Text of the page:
Published Feb 10, 2016The soft sounds on Brandon Kinder's first solo LP under the moniker the Wealthy West may not be much of a surprise to fans of Kinder and his Austin-based band the Rocketboys. On Long Play, Kinder moves through his familiar sonic landscape with a more personal focus, expanding on Volume 1 – An EP, which he released in 2011.
Kinder's new LP is a 45-minute musical boat ride, fluidly moving through temperate piano and guitar melodies that are gradually amplified and diminished like a water flowing into a placid pond. It all makes for pretty listening, but it never rocks the boat, and the passengers never get wet.
This is a problem. The introspective Long Play feels far too composed and lacks the intensity, personality and rawness that a self-reflective record of this nature should possess. With the exception of "A Miracle," much of the album is stuck in a familiar gully that runs unimpeded and perhaps too comfortably for Kinder. The smooth, consistent progression of the album and Kinder's polished pipes keep the listener from feeling that Kinder is really grappling with the feelings of existential wandering he touches on in "Come On, Sailor" and "Stuck in the Middle," which are far too even-tempered for such a thorny subject.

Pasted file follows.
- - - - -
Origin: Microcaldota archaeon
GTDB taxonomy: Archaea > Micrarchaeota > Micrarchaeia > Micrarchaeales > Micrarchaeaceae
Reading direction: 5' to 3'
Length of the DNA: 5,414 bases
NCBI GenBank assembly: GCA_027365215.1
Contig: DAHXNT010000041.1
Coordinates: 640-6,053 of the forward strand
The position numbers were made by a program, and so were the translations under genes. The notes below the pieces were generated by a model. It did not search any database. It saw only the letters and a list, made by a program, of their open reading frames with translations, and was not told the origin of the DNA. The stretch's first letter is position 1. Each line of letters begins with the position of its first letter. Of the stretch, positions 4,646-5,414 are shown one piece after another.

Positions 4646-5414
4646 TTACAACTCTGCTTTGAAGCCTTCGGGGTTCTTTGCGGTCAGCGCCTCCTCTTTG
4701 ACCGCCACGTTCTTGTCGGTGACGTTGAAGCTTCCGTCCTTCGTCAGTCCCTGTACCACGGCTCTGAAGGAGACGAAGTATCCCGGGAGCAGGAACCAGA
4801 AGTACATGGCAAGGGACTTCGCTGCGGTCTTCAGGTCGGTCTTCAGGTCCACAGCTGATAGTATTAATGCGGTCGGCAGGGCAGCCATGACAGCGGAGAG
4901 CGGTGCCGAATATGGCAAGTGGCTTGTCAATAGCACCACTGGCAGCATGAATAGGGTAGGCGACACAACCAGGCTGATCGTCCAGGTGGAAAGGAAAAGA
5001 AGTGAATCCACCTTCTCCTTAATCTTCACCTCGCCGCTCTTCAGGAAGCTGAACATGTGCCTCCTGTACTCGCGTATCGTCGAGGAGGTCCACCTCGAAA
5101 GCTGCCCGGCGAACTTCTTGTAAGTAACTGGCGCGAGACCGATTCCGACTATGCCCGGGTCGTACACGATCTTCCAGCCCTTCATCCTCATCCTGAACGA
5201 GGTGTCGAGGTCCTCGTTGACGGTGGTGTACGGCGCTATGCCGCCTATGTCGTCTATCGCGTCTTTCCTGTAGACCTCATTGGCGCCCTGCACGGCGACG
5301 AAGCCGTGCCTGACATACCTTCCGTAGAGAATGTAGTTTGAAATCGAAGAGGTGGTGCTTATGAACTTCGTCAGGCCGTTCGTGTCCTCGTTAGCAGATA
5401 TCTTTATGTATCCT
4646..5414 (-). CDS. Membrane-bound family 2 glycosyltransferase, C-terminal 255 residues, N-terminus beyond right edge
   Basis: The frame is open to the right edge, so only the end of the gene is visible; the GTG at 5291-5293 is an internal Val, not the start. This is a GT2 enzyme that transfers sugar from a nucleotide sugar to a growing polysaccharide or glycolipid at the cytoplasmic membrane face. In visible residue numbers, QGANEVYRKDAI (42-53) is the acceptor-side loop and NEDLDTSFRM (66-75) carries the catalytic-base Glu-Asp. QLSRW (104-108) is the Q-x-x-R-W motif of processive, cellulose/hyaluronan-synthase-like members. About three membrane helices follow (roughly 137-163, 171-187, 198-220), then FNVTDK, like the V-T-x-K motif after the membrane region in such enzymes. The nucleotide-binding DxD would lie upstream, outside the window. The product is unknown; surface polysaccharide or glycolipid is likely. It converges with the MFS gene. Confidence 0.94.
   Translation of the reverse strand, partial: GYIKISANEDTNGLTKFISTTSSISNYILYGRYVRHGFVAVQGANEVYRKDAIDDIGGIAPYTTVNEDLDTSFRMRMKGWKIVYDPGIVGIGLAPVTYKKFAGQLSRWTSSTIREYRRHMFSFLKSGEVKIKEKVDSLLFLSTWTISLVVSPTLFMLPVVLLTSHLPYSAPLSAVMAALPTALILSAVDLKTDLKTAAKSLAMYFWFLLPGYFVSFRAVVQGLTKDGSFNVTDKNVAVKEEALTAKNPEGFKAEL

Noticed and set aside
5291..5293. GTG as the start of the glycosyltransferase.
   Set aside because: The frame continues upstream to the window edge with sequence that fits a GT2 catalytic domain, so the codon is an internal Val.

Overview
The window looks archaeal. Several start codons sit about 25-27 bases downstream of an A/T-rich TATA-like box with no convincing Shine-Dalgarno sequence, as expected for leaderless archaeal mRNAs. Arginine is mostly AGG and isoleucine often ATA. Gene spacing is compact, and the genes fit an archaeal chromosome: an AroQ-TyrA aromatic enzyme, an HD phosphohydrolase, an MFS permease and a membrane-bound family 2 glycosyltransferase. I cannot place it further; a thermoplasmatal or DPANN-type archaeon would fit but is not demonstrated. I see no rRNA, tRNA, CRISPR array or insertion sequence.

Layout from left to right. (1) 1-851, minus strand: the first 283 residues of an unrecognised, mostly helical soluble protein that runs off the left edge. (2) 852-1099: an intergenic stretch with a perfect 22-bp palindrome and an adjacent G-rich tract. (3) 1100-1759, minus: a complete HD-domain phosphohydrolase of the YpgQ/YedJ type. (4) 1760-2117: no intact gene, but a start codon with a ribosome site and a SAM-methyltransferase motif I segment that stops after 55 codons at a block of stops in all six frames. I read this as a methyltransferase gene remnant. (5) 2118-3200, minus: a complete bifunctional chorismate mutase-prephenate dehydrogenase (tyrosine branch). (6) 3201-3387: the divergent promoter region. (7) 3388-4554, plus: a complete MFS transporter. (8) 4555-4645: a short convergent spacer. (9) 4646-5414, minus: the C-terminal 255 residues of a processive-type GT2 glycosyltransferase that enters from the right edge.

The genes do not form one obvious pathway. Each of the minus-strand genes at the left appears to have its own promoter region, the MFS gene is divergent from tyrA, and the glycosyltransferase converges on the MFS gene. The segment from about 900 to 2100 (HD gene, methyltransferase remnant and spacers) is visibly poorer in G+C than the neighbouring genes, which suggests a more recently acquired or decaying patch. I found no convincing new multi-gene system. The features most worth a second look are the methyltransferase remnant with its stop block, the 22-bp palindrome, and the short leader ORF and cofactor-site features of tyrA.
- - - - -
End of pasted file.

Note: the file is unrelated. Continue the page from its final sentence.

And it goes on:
After a few tracks the arrangement begins to appear formulaic, usually beginning with slow piano or guitar that gathers momentum with the addition of percussion and/or backup vocals, culminating with a large chorus or two that recedes one instrument at a time.
It's unfortunate, because Kinder has the potential to carve out an impressive identity as the Wealthy West, one that is distinct from his other work. The opportunities for interesting risks are present, and if future Wealthy West records can capitalize on the successes of Long Play — namely the musical intrigue of "A Miracle," the subtle songwriting of "Ghost in the Garden" and expand on the record's rootsy instrumentation — Kinder may have an incontrovertible splash on his hands. (Independent)